Getting the Balance Right: The Ethics of Researching Women Trafficked for Commercial Sexual Exploitation
This chapter discusses the ethical issues associated with researching women who have been trafficked for commercial sexual exploitation. It refers to two studies conducted by the authors. The first was a study commissioned by the Scottish Equality and Human Rights Commission (EHRC) as part of a wider Inquiry into Human Trafficking in Scotland. The second was a study of women exiting prostitution which included a small sample of trafficked women accessed through the Poppy Project in London. What became apparent during both of these studies was the way in which researching those who have been trafficked for commercial sexual exploitation can become a balancing act between gathering and presenting robust evidence about women’s individual experiences and ensuring the physical and emotional safety of the research subjects. Throughout both studies, the researchers needed to negotiate the methodological approach, work in partnership with stakeholders and manage issues around the limits of confidentiality and anonymity. A further balancing act was progressing fieldwork and analysis at a suitable pace for the commissioner while also being reflexive and taking care of the needs of women participants and the researcher’s personal responses to the subject matter. Although alive with ethical and moral issues, research that examines women’s experiences and presents these clearly without causing harm is fundamental to both the policy process and to the development of knowledge about human trafficking and commercial sexual exploitation as well as how to conduct sensitive research with vulnerable victims.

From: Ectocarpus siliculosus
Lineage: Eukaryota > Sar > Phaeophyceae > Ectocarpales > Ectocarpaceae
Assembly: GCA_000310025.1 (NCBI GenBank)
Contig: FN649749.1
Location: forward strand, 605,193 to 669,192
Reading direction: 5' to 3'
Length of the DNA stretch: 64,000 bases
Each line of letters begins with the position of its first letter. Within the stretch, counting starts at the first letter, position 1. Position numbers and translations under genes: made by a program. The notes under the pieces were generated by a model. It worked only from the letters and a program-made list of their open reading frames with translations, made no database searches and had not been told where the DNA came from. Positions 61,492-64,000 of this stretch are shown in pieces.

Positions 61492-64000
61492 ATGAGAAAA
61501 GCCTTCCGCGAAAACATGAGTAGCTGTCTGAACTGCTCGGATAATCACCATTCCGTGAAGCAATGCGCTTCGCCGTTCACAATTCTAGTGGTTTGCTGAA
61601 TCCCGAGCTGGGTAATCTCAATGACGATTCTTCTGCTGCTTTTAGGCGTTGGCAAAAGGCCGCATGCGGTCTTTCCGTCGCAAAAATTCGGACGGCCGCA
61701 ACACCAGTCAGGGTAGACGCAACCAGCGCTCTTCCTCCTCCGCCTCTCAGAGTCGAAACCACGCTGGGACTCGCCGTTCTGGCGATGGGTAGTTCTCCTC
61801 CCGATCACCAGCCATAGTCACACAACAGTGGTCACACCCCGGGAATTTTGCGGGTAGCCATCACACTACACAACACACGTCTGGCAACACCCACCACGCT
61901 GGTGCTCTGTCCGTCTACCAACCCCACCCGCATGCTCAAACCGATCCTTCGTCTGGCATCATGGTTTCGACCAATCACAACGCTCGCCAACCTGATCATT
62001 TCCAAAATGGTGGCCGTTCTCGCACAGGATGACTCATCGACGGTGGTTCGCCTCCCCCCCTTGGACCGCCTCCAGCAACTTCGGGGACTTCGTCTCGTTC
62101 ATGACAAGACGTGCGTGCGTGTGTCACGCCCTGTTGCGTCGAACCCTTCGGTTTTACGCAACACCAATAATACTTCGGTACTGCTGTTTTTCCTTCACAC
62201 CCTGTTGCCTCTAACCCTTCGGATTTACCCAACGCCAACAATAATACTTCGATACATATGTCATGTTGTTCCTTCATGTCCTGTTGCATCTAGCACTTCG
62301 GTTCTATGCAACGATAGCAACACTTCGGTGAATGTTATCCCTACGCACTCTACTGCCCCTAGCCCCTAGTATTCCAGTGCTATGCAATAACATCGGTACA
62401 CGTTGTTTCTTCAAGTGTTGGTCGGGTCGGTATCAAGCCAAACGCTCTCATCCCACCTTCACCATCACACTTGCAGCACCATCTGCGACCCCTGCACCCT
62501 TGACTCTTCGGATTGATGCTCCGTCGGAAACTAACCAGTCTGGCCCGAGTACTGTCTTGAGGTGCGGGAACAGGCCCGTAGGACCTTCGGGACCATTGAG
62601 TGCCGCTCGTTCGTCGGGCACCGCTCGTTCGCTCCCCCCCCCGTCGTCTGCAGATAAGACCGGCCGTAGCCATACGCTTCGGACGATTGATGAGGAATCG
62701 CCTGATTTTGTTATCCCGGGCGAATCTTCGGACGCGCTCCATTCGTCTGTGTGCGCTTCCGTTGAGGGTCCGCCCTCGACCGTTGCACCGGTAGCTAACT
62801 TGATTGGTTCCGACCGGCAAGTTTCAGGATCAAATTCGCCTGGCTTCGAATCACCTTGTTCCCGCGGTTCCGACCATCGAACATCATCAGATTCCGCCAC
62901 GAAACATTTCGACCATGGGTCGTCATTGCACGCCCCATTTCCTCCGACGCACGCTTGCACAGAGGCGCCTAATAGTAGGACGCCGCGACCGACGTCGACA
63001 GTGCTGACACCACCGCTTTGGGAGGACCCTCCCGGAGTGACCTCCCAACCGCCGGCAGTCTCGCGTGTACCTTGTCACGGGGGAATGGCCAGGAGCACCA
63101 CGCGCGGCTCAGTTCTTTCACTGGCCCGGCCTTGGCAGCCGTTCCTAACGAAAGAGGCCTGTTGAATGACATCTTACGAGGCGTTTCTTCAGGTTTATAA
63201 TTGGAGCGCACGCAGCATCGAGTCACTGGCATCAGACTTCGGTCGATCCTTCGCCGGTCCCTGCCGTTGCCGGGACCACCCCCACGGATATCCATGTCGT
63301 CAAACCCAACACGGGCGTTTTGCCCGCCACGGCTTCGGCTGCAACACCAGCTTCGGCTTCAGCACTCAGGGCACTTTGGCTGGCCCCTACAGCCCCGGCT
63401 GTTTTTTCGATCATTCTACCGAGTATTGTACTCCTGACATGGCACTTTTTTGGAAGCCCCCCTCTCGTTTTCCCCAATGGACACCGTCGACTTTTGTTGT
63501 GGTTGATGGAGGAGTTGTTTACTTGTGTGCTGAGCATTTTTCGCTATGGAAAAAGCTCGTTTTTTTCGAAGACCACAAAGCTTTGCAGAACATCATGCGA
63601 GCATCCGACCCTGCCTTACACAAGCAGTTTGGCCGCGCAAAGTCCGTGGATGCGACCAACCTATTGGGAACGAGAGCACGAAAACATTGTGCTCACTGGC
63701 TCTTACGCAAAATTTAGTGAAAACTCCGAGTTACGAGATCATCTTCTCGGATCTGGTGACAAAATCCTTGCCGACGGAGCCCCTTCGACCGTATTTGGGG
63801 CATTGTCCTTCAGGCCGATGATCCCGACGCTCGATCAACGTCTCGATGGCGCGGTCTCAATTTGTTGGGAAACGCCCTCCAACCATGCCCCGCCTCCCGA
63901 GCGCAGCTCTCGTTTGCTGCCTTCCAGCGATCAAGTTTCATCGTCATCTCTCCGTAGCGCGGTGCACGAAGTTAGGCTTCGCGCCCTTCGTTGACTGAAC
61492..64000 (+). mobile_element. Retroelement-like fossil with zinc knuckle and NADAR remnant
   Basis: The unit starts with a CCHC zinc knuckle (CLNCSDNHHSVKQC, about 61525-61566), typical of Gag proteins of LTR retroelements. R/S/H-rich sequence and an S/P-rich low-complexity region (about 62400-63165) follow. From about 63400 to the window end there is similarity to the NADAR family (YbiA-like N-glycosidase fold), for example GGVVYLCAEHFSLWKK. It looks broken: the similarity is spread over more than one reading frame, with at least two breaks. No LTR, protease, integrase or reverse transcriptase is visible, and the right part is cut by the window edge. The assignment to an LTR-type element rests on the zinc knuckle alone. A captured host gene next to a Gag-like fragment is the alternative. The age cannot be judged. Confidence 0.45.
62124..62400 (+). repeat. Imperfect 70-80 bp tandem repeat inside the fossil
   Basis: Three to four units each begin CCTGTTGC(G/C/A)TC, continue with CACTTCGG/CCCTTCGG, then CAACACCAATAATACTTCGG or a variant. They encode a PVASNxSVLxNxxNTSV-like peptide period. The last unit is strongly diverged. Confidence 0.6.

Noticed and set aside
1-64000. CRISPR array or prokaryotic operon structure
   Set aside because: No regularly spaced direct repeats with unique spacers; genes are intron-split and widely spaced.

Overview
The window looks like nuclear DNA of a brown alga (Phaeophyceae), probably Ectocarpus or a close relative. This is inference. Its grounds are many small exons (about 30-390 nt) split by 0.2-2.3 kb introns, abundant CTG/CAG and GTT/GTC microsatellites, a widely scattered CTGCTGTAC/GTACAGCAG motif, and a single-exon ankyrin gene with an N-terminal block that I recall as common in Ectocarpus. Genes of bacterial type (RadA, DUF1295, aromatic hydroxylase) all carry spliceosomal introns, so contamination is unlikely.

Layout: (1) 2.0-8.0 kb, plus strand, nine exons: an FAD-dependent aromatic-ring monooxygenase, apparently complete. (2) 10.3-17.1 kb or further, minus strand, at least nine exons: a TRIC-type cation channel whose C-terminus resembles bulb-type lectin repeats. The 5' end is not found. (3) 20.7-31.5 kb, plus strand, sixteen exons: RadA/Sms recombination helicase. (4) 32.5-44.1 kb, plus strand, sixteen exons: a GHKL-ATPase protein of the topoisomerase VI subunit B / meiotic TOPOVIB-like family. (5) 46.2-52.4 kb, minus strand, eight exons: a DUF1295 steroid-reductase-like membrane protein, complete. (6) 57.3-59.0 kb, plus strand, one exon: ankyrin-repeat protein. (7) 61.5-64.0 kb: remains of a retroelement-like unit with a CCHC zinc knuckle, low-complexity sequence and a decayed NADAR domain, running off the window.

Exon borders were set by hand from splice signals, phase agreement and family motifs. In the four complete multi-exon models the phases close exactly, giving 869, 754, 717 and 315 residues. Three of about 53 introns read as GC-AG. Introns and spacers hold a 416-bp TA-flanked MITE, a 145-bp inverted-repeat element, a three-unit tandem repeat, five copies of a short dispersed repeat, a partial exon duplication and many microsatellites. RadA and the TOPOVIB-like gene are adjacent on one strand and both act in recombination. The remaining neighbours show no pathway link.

KeywordsHuman trafficking Commercial sexual exploitation Research ethics Qualitative interviewing Counter transference Vicarious trauma
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